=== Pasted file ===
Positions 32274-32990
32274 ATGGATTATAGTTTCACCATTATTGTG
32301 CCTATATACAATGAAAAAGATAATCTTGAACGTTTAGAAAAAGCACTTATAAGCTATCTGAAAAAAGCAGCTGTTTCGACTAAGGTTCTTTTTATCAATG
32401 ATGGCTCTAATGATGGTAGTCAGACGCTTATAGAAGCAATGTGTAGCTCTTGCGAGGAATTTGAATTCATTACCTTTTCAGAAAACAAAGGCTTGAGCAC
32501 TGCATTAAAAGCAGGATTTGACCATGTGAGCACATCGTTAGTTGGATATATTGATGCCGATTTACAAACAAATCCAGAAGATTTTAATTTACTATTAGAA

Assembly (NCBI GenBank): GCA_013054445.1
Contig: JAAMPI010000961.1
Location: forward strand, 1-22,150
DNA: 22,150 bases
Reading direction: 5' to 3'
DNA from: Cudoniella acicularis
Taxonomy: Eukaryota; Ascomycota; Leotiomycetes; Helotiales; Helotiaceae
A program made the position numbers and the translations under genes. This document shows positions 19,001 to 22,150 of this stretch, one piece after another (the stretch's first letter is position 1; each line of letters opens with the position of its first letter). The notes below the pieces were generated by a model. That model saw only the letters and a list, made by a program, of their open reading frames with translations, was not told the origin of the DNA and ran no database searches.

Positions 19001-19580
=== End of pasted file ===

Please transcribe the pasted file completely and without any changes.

Positions 32274-32990
32274 ATGGATTATAGTTTCACCATTATTGTG
32301 CCTATATACAATGAAAAAGATAATCTTGAACGTTTAGAAAAAGCACTTATAAGCTATCTGAAAAAAGCAGCTGTTTCGACTAAGGTTCTTTTTATCAATG
32401 ATGGCTCTAATGATGGTAGTCAGACGCTTATAGAAGCAATGTGTAGCTCTTGCGAGGAATTTGAATTCATTACCTTTTCAGAAAACAAAGGCTTGAGCAC
32501 TGCATTAAAAGCAGGATTTGACCATGTGAGCACATCGTTAGTTGGATATATTGATGCCGATTTACAAACAAATCCAGAAGATTTTAATTTACTATTAGAA

Assembly (NCBI GenBank): GCA_013054445.1
Contig: JAAMPI010000961.1
Location: forward strand, 1-22,150
DNA: 22,150 bases
Reading direction: 5' to 3'
DNA from: Cudoniella acicularis
Taxonomy: Eukaryota; Ascomycota; Leotiomycetes; Helotiales; Helotiaceae
A program made the position numbers and the translations under genes. This document shows positions 19,001 to 22,150 of this stretch, one piece after another (the stretch's first letter is position 1; each line of letters opens with the position of its first letter). The notes below the pieces were generated by a model. That model saw only the letters and a list, made by a program, of their open reading frames with translations, was not told the origin of the DNA and ran no database searches.

Positions 19001-19580